This is
Jul 10, 2018 rated it really liked it
Shelves: cover-me

“It’s okay not to be okay.”

Darius the Great Is Not Okay by Adib Khorram gives readers a look into a world rarely seen in YA fiction. A world I really enjoyed learning about. Persian culture is the star of this book. Foods, stories, traditions, social cues, places, and more all come to life through the eyes of young Darius.

Darius (Darioush) Kellner, who is half Persian on his mother’s side, is visiting Iran for the first time in his life. His grandfather (Babou) is sick, so the family sets off fo
Kate (GirlReading)
Apr 24, 2019 rated it it was amazing
A beautiful, understated story of identity and all its different facets. I have no doubt this book will stick with me for a very long time to come.

TW: Racism, discussion of weight and diet, fatphobia, depression, discussion of suicide, body shaming
Gemma ♕ Books_McCoy
Sep 23, 2018 rated it really liked it
This review has been hidden because it contains spoilers. To view it, click here.
It took me a little while to get into the writing, which is very fourth-wall breaking, but at some point, about the main character's vulnerability and the deep love for the setting and getting to see Iran in a different light from the usual portrayals and the incredible depression rep and the wonderful friendship, I just found myself utterly beguiled. In case you can't tell, this debut has a lot going for it, including the way it just dips its toe into the main character questioning his sexualit ...more
5 stars.

Summary from Goodreads

Darius Kellner speaks better Klingon than Farsi, and he knows more about Hobbit social cues than Persian ones. He's about to take his first-ever trip to Iran, and it's pretty overwhelming--especially when he's also dealing with clinical depression, a disapproving dad, and a chronically anemic social life. In Iran, he gets to know his ailing but still formidable grandfather, his loving grandmother, and the rest of his mom's family for the first time. And he meets Soh
Faith (BookSelf ~ You Are What You Read)
I received this ARC from Dial Books via BookishFirst in exchange for an honest review. This does not affect my opinion in any way.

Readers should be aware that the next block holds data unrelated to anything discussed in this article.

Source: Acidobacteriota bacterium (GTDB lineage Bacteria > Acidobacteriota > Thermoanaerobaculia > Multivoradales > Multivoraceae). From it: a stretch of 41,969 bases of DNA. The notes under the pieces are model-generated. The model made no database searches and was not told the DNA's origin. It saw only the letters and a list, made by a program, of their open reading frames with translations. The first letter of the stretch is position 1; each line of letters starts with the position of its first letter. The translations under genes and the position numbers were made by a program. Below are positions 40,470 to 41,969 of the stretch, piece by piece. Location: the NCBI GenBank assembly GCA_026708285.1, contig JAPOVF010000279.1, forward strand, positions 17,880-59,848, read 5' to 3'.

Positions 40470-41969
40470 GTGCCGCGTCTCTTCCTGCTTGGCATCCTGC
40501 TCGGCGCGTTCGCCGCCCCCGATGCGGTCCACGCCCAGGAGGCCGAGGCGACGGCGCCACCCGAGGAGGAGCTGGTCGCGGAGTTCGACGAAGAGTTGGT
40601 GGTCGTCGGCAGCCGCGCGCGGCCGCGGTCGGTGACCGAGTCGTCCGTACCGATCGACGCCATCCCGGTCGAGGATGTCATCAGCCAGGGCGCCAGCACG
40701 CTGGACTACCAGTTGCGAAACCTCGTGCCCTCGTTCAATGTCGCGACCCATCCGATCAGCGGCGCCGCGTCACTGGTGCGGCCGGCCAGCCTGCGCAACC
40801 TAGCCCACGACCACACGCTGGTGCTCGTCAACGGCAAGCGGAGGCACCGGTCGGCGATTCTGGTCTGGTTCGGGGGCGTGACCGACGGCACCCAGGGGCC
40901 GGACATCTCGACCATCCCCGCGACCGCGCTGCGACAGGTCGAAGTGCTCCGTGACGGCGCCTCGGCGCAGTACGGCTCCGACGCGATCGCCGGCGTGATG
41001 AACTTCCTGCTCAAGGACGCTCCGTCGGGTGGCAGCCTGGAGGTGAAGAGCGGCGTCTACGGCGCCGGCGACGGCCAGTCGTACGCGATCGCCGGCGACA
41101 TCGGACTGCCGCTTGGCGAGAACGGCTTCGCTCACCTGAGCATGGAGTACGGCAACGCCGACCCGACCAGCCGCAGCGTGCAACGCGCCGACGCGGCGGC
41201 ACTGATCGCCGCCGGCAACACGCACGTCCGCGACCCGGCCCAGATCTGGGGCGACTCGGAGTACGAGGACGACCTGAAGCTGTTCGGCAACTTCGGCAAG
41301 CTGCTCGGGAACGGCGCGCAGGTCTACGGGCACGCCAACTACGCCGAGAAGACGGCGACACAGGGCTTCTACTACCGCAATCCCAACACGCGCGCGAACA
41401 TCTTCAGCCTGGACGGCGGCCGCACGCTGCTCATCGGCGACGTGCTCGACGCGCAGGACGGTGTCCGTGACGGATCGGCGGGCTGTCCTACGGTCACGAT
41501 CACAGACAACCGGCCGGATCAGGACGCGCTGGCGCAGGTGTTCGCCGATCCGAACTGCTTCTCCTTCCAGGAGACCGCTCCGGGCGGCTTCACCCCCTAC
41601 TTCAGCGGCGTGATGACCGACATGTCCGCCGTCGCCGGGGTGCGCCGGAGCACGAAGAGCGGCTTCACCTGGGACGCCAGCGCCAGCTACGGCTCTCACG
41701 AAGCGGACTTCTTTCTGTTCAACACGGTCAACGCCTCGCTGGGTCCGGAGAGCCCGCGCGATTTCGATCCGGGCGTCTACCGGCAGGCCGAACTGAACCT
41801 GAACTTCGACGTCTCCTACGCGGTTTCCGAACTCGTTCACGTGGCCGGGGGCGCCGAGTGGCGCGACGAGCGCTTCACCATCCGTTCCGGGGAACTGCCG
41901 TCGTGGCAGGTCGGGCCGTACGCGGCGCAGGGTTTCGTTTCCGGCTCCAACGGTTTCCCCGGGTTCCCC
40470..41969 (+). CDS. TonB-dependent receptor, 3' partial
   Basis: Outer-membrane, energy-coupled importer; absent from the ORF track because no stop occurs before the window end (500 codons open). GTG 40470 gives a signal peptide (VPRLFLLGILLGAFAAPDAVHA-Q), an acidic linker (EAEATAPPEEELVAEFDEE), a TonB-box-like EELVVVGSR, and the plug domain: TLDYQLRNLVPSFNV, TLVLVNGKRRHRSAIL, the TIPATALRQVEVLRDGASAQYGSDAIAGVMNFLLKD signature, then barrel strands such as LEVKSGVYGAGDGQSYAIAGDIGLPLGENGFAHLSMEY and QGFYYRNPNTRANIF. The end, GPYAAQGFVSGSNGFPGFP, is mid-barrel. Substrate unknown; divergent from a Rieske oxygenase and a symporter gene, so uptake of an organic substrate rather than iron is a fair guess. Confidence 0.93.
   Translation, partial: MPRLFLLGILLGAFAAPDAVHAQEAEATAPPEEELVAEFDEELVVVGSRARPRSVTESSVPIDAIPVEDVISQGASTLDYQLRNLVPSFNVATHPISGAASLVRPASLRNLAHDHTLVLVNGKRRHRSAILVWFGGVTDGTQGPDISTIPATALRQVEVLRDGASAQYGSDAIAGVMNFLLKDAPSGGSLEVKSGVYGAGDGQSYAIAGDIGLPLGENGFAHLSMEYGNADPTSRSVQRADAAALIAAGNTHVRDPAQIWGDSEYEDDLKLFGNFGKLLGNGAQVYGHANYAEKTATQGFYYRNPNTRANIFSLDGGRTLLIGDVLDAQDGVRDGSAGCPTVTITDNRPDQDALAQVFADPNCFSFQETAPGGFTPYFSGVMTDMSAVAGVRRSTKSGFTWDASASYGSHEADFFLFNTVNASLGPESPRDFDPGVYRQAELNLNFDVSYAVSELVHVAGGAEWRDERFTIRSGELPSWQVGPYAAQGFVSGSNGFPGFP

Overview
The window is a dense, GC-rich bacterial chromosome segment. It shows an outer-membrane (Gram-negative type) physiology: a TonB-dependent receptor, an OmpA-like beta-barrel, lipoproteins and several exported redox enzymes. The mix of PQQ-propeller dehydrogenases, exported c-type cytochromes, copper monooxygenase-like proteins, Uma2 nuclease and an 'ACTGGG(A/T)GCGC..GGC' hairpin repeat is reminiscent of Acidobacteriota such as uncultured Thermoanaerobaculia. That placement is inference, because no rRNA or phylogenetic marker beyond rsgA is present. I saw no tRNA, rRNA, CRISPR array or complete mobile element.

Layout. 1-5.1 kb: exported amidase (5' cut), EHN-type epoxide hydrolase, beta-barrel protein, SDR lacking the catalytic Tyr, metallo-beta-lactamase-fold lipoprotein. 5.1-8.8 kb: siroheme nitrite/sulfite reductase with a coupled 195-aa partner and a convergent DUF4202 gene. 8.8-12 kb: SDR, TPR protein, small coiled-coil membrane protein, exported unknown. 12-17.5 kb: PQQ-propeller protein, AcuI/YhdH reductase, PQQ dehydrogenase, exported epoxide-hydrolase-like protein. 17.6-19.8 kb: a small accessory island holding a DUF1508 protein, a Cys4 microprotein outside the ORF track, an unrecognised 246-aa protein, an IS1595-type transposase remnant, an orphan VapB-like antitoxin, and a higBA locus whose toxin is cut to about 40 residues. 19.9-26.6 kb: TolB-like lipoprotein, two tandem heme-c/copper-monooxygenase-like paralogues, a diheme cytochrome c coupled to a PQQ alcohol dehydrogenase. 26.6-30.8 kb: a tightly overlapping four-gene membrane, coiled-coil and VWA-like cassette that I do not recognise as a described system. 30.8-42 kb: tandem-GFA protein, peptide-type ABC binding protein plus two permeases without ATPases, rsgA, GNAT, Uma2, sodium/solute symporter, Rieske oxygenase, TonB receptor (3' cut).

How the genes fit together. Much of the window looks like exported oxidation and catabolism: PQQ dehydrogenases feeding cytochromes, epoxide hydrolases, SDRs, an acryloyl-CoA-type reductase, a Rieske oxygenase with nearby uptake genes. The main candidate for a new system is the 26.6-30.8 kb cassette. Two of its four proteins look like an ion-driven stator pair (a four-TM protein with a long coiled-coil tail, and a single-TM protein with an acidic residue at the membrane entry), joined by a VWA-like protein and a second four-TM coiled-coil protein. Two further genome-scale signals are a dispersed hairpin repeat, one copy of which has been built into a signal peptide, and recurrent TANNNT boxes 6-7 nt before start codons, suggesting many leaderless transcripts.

"It's okay not to be okay."

Okay, so this was strangely really relevant to my entire life. And to my family reunion vacation I was on as I read this. Creepy.

Thing number one: Darius is a Fractional Persian who doesn't speak Farsi and goes to Iran for the first time. I'm half Chilean, have never been to Chile, and don't speak Spanish.

Thing number two: Darius struggles w
mina reads™️
Dec 13, 2018 rated it liked it
3.5 stars
This was a super solid YA contemporary and I really enjoyed it. It deals with mental health, cultural identity, toxic masculinity and complex relationships between family members. If you’d be interested in seeing more of my thoughts check out my latest video where I do a full review!!
Saajid Hosein
Feb 07, 2019 rated it really liked it
This was pretty good. Very slow, and character driven, so if that's not your thing then I'd give it a pass, but shit - the tears were real.
Vicky Who Reads
Mar 29, 2018 rated it it was amazing
Shelves: arcs, wishlist
4.5 stars

This book did not let me down at all.

I've been so excited for Darius the Great Is Not Okay for longer than I can remember, and this turned out to be just as stellar as I thought it would be!

I mean, one of the greatest things about this book is that Khorram knows his writing style & what Darius' voice sounds like, and he isn't afraid to use it. Darius is such a unique protagonist and you can tell when he speaks just by his dialogue and how he says things.

Darius is nerdy and awkward a
CW (The Quiet Pond) ✨
Here it is, friends. My 4th five-star rating of 2018: Darius the Great Is Not Okay.

Darius the Great Is Not Okay made me cry on the bus and, given its raw and poignant writing, I am not even ashamed of it.

- Follows biracial teen Darius, who goes to Iran to visit family he has never met before, and is about how he navigates his unfamiliar family landscape and his friendship with a boy named Sohrab.
- It explores three things that I absolutely love: our bonds with people, identity, and mental health
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Mock Printz 2020: September: Darius the Great Is Not Okay by Adib Khorram 8 114 Nov 18, 2018 06:05PM  

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Adib Khorram is an author, a graphic designer, and a tea enthusiast. If he's not writing (or at his day job), you can probably find him trying to get his 100 yard Freestyle under a minute, or learning to do a Lutz Jump. He lives in Kansas City, Missouri, where people don't usually talk about themselves in the third person. You can find him on Twitter (@adibkhorram), Instagram (@adibkhorram), or on ...more
“Everyone wants you here. We have a saying in Farsi. It translates ‘your place was empty.’ We say it when we miss somebody."
I sniffed.
"Your place was empty before. But this is your family. You belong here.”
“The thing is, I never had a friend like Sohrab before. One who understood me without even trying. Who knew what it was like to be stuck on the outside because of one little thing that set you apart.” 7 likes